Press corps gripes over Clintons' secret home-buying excursions

WASHINGTON: The White House Press Office has been criticized in recent weeks for not alerting the press to several of President Clinton's trips away from the White House.

WASHINGTON: The White House Press Office has been criticized in recent weeks for not alerting the press to several of President Clinton's trips away from the White House.

WASHINGTON: The White House Press Office has been criticized in recent weeks for not alerting the press to several of President Clinton's trips away from the White House.

In particular, on December 16 and 23, the president and Senator-elect Hillary Clinton (D-NY) went house-hunting in the DC area - and both times reporters were not informed until after the fact.

The controversy stems from an agreement reached between the White House and the press corps following the assassination of John F. Kennedy. Both sides decided at the time that whenever the president left White House grounds, a small, rotating pool of reporters would accompany him.

White House press secretary Jake Siewart apologized for the lapses last week. In a press briefing on December 27, he stated: 'The system broke down over the house-hunting, but we are going to do everything we can to make sure it doesn't happen again.'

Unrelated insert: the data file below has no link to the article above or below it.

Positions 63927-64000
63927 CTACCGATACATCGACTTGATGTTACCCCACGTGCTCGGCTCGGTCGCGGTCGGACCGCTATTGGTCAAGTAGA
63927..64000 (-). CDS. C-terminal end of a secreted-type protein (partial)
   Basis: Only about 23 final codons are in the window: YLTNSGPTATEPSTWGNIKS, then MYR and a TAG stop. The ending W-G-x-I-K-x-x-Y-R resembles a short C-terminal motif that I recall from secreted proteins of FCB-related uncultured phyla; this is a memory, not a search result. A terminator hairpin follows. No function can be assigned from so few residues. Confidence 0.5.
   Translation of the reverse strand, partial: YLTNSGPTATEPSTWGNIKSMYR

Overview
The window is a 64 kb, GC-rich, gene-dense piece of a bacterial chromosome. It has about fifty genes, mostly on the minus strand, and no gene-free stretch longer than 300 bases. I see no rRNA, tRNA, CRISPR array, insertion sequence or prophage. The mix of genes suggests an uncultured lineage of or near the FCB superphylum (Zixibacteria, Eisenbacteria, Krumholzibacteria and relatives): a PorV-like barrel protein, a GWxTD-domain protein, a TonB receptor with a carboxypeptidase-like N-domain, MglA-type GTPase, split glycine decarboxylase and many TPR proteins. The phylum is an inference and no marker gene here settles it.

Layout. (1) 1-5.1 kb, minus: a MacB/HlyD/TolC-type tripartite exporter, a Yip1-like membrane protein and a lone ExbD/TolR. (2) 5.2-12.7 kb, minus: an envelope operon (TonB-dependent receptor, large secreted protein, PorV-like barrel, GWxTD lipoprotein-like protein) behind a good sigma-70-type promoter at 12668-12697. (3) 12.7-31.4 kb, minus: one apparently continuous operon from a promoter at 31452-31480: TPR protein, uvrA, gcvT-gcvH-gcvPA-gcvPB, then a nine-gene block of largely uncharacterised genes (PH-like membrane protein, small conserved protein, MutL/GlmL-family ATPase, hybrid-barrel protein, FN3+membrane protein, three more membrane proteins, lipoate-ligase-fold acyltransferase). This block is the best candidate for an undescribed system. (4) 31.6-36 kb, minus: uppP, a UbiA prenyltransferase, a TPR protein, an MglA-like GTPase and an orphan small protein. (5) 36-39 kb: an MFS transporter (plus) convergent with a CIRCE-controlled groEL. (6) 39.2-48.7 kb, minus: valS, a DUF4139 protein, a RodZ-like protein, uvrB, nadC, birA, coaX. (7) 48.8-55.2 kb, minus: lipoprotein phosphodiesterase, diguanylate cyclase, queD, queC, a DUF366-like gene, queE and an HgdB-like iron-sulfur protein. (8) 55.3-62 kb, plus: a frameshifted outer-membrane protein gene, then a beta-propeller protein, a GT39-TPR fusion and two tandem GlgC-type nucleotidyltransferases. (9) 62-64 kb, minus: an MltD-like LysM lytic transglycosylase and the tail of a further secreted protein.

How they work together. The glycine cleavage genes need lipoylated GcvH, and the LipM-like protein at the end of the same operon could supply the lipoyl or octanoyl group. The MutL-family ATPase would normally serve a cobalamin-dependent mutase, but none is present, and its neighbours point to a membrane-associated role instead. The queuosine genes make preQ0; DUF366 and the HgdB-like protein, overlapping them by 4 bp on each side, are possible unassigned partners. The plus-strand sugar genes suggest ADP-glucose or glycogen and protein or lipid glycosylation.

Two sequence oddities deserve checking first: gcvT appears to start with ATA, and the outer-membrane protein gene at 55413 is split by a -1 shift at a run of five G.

However, members of the press were insistent that this was not a lapse, but rather an intentional slight. Ed Chen, White House reporter for the Los Angeles Times and board member of the White House Correspondents Association, said: 'I think it's a privacy thing, wanting to find a new home. Let's just hope this isn't something we see a lot of in the final 30 days of his term.'

Asked precisely how the system broke down, Siewart would say only that he was 'not going to get into finger-pointing over this.'

According to Chen, the long-standing - if unofficial - agreement serves the interests of the president as much as it does the press. 'It is helpful to the president because it prevents a mob scene from gathering wherever he goes,' he said. 'Instead, a small and relatively discreet pool of reporters go with him.'

Siewart later announced the Clintons were in final negotiations to buy a dollars 3.5 million, six-bedroom colonial-style house in northwest Washington, DC.



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